Wednesday, January 16, 2008

Wednesday word, 16 Jan 2008

First Wednesday of the Year (16 Jan 2008) 1Sm 3. 1-10,19-20; Ps 40; Mk 1. 29-39
Homily of Fr. Paul Panaretos, S.J.

The reading from First Samuel is read at Sunday mass once in the 3-year cycle of Sunday scripture texts. On that Sunday it’s paired with a selection from the gospel of John, in which disciples follow Jesus out of curiosity as well as faith in John the Baptizer, who pointed out Jesus as the Lamb of God. Prophets make clear what our vision may miss.

During the time young Samuel was minister to the Lord under Eli, a revelation of the Lord was uncommon and vision infrequent. Nor was it the time of prophets, who pointed the way. This all-too-familiar reading reminds us that each person is responsible to be alert to how God communicates to a person and to respond.

This faith-alertness is religious obedience. Like Samuel we may not recognize God communicating right away. The reading, with its youngster and elder, in a relationship we may describe as an internship or apprenticeship, has an even more important dynamic: trust, because faith often collides with human experience.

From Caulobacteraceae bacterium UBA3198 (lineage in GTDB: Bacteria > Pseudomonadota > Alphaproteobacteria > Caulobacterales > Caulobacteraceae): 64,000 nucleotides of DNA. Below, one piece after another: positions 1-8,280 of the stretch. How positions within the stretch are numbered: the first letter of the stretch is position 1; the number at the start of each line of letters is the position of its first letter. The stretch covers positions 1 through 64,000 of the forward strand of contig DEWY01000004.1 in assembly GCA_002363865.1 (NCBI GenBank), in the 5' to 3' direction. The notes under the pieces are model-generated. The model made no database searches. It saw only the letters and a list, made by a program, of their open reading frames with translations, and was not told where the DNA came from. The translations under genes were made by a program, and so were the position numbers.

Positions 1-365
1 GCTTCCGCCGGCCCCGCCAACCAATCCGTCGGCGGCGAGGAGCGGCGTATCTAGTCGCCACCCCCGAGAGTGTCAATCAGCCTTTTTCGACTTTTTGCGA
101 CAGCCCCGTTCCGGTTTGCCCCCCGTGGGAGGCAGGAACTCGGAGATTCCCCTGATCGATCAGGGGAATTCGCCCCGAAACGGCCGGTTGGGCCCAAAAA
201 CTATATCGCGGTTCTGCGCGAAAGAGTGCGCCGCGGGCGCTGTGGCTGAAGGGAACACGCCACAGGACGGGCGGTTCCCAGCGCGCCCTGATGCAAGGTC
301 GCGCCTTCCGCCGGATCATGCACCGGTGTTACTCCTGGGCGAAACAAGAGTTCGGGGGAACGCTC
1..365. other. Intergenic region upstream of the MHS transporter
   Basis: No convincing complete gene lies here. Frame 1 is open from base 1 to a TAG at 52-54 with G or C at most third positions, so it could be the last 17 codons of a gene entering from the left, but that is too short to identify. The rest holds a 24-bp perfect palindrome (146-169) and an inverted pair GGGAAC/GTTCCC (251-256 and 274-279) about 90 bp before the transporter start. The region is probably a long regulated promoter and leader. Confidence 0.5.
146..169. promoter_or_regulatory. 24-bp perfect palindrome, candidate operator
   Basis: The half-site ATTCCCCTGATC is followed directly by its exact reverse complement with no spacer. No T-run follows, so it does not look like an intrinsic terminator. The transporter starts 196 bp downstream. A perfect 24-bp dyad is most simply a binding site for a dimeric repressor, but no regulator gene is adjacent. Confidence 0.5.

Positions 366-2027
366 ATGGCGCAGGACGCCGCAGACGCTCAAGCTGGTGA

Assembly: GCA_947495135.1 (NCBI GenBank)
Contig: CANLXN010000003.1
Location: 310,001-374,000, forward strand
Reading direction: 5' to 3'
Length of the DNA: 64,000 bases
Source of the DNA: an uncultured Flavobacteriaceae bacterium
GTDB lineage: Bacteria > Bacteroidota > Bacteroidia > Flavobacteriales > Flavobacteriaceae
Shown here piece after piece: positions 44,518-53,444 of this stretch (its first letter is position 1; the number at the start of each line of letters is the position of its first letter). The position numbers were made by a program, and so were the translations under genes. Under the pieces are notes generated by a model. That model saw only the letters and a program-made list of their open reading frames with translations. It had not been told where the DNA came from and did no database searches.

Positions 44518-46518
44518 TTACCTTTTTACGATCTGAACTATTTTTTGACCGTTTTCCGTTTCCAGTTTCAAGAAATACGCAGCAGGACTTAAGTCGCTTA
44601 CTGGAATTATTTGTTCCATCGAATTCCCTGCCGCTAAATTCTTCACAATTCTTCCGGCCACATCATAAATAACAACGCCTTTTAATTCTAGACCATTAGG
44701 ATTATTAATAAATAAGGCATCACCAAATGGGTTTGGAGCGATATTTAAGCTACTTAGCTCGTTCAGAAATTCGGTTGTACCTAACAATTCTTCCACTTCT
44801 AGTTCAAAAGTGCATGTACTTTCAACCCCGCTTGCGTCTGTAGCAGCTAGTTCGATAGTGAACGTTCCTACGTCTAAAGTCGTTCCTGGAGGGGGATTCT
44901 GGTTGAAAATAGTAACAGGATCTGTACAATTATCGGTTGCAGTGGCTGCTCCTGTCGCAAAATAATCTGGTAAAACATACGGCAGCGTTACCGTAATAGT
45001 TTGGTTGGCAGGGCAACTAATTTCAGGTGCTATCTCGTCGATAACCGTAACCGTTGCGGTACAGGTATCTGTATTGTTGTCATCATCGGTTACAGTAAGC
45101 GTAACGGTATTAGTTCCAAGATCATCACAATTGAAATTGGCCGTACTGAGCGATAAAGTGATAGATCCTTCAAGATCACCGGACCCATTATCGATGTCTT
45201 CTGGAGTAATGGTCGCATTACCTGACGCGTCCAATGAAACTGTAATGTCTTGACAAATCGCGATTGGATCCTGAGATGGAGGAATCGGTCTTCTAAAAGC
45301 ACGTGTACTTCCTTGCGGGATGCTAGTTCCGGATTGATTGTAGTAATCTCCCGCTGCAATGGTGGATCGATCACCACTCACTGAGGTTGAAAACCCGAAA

The feeling of being chosen was so clear to young Samuel that he could only interpret it one way, by his experience: someone called him. Experience also told Samuel it could only have been Eli nearby.

Eli was not certain of things right away. Only later Eli understood that the Lord was calling the youth. So Eli said to Samuel, “Go to sleep, and if you are called, reply,‘Speak, Lord, for your servant is listening.’”

Faith is not limited to listening, although God can and does use the voice of others to communicate. Faithful attention is a disposition: we dispose ourselves to God, who creates us in love with a purpose. Our purpose is both communal and personal. We are all grafted on to our messiah, Jesus. Each of us has a unique role to play in the church. As our circumstances change so may our role in the church be reshaped. At each moment faith is about disposing ourselves so we may discover more clearly the purpose for which Jesus created us.
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